Bluetooth’s New Possibilities Are Meshing

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Bluetooth’s New Possibilities Are Meshing

Earlier this month, the Bluetooth Special Interest Group (SIG), the organization that oversees the development of new specifications and standards for Bluetooth®, unveiled the latest innovative networking topology. Called Bluetooth Mesh, this new standard features an entire second layer of software that, in a nutshell, abandons the point-to-point communication that Bluetooth connected devices historically utilize for mesh capabilities that enable all points to talk to each other.

Many people may be surprised to learn that this isn’t how the Bluetooth standard has performed all along, or at least in the recent past. That’s because mesh networks are increasingly common for all kinds of wireless topologies, including Thread, the newest wireless protocol for smart home networks, and ZigBee, a popular wireless standard for short-range low data applications. But creating a mesh network is hardly a one-size-fits-all undertaking.

There are generally two types of mesh networks: Routed mesh and a flooding mesh.

For the former, individual devices have designated paths of conversation. Although almost all Bluetooth connected devices within proximity are capable of communicating, the conversation between specific entities follows the fastest designated route from device to device rather than blanketing all connected fixtures to reach the desired end point. Flooding mesh does a bit of the opposite, and every device on a flood mesh network can basically send signals en-masse between connected fixtures as if using a bullhorn.

Original prototypes for the Bluetooth mesh standard modeled the flood protocol, but it proved challenging on two fronts. The first challenge was a deluge of devices having muddled, convoluted conversations with each other, and the second being a drain on power efficiency – something the Bluetooth SIG prides itself on avoiding.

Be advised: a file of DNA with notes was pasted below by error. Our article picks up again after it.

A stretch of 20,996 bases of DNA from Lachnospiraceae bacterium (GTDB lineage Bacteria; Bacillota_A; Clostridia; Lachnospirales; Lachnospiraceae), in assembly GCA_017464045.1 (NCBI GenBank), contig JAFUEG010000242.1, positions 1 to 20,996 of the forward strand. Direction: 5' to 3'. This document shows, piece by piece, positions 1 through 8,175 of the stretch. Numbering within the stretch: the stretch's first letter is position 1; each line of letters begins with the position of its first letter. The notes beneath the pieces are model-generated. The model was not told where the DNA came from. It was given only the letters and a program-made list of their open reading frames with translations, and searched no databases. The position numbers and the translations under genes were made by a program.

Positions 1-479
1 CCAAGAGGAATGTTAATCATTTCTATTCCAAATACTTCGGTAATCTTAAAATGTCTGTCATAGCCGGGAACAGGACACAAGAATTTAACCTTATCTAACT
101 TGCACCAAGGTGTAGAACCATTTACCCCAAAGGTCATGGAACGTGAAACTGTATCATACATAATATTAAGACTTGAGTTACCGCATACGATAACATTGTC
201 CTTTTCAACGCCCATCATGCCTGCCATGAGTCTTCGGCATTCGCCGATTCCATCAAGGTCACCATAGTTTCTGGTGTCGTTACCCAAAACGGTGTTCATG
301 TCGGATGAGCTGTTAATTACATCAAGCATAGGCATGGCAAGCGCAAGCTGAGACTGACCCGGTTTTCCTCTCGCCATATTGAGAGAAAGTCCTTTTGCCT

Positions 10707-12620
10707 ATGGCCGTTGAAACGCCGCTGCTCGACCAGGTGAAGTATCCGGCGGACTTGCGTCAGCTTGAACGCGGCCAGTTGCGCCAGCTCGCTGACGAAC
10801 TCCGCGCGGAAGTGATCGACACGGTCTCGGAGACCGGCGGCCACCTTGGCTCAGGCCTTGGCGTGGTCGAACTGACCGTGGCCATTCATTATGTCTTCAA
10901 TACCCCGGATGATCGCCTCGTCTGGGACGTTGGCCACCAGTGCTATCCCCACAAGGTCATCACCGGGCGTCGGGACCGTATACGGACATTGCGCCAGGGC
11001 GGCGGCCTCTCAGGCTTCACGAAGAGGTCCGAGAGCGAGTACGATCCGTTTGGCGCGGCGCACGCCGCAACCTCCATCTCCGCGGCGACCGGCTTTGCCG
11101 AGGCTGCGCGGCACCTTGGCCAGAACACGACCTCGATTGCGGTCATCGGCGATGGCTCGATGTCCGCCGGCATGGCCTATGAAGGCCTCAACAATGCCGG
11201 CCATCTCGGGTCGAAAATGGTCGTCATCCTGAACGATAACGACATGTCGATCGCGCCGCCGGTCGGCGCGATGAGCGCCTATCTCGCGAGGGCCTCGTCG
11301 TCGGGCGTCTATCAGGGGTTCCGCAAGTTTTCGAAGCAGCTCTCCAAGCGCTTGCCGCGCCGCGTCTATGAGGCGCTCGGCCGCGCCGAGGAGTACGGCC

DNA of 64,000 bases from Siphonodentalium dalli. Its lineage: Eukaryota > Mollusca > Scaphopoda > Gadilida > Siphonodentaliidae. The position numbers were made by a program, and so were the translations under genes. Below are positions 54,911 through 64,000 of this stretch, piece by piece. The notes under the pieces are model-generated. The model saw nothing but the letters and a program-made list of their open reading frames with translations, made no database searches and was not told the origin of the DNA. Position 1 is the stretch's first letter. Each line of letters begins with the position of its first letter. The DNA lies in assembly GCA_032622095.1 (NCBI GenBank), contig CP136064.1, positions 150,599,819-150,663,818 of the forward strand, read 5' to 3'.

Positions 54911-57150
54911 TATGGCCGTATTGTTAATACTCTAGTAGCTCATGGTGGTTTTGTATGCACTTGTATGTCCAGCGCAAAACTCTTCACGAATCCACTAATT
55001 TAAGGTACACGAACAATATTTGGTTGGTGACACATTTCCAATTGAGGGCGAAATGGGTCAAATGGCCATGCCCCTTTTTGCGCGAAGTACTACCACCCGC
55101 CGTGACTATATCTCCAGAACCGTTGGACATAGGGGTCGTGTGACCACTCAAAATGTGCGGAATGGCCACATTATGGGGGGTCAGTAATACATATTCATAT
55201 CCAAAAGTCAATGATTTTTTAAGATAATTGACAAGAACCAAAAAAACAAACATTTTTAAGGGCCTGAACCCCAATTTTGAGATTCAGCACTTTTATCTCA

The long-gestating Bluetooth Mesh combines both mesh network models to deliver a managed flood, which essentially allows similar devices – think all of the Bluetooth-enabled lighting in a home – to communicate with each other in a blanket manner, but not every Bluetooth-enabled device within proximity. Because this new specification has been gestating for so long, it shouldn’t take long for Bluetooth Mesh to proliferate, especially in the realm of the IoT.

For the initial, most immediate use cases, Bluetooth Mesh will likely help improve efficiency and synchronicity of similar devices in the modern connected home, namely IoT-enabled lighting fixtures and kitchen appliances, for starters. But the implications for mesh will likely be much more far-reaching, including helping innovate and improve connectivity in the factory of the future and helping to push the agenda of Industry 4.0 forward.

Our ICs and SoCs already help bring the latest Bluetooth low energy technology into the consumer realm, enabling the efficient connectivity between the devices that are streamlining our world on a daily basis. We’ll continue to help lead the charge on innovation in this space as the latest developments unfold – stay tuned!